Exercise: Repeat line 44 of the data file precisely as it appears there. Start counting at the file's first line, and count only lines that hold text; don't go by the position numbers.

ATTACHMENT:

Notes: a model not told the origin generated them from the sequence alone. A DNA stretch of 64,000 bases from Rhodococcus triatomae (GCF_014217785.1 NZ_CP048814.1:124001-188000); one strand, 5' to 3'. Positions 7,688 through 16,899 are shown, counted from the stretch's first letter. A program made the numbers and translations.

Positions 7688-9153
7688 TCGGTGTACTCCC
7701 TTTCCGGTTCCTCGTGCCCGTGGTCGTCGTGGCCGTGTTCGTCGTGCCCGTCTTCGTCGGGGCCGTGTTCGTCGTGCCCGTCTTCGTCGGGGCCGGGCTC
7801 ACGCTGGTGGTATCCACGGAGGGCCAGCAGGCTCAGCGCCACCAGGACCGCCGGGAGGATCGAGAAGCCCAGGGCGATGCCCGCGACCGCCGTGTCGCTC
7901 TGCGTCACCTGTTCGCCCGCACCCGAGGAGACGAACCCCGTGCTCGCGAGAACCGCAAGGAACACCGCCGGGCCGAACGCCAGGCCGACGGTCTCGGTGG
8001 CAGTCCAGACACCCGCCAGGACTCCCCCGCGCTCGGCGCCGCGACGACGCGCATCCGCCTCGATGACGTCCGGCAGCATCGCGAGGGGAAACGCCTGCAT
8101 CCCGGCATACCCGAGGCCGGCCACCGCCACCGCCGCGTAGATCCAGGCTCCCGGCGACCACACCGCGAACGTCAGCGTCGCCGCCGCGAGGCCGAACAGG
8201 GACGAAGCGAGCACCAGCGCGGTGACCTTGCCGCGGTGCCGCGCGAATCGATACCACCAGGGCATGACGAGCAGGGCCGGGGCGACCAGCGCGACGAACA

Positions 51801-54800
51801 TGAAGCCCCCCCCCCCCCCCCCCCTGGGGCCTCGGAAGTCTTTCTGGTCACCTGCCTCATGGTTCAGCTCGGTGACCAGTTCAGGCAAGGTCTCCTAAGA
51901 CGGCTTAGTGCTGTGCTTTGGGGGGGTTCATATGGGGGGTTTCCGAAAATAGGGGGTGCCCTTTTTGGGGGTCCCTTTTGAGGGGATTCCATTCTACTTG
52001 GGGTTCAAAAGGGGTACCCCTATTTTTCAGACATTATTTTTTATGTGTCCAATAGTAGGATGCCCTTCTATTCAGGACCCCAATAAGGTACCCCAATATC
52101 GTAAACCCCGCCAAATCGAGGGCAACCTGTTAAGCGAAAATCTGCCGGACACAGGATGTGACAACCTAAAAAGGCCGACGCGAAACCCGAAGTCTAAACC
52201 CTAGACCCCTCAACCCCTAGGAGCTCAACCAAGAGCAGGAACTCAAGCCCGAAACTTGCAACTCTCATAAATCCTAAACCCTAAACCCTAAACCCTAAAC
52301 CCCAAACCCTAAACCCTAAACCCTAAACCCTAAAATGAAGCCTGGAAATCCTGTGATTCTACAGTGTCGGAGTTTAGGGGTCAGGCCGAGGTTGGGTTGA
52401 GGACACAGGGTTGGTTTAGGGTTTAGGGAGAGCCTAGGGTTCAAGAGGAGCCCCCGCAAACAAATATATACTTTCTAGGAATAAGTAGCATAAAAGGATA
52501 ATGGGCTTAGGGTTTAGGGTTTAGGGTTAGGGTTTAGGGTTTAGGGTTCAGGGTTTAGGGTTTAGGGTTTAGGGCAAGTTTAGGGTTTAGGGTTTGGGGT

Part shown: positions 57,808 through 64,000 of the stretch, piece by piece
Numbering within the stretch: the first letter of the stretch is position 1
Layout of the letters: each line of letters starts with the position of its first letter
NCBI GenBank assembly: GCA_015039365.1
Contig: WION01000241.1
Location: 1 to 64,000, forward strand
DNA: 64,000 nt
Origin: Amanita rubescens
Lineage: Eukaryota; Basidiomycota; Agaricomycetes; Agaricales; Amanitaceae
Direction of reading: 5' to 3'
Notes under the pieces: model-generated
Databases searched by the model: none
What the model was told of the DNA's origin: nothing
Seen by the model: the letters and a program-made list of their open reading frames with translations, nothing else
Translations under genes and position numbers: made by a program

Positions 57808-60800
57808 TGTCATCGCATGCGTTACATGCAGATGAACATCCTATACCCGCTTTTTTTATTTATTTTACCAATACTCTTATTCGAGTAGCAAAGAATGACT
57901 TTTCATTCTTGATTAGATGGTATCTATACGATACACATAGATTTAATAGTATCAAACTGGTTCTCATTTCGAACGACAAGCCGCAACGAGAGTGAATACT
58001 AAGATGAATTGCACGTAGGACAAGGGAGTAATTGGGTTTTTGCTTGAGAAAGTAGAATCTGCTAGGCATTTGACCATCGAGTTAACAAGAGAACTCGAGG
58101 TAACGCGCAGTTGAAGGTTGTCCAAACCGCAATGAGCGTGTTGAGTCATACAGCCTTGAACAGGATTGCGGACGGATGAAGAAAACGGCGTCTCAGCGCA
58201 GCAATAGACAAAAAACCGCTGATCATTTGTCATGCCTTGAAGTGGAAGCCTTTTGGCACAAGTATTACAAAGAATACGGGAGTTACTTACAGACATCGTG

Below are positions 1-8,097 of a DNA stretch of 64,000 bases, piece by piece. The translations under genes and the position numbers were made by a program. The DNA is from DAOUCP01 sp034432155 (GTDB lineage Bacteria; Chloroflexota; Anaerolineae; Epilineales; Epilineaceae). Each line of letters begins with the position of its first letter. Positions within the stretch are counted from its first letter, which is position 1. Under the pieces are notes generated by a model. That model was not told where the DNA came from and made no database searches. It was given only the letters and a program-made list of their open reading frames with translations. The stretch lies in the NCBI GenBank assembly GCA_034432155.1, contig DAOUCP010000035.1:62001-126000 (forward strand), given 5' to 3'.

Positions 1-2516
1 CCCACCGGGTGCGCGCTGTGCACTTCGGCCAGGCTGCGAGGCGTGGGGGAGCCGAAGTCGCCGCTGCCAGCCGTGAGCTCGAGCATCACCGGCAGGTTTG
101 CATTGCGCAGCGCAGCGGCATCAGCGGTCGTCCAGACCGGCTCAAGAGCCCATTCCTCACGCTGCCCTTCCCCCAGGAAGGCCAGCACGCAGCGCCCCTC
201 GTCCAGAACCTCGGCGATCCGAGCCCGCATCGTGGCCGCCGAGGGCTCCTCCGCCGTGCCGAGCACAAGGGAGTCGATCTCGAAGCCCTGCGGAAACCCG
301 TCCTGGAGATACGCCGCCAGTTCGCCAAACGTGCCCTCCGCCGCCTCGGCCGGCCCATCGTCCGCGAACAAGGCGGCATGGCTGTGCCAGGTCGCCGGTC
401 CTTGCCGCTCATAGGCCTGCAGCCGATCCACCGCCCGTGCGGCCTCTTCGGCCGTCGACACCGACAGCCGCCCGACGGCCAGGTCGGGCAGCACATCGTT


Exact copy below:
201 GTCCAGAACCTCGGCGATCCGAGCCCGCATCGTGGCCGCCGAGGGCTCCTCCGCCGTGCCGAGCACAAGGGAGTCGATCTCGAAGCCCTGCGGAAACCCG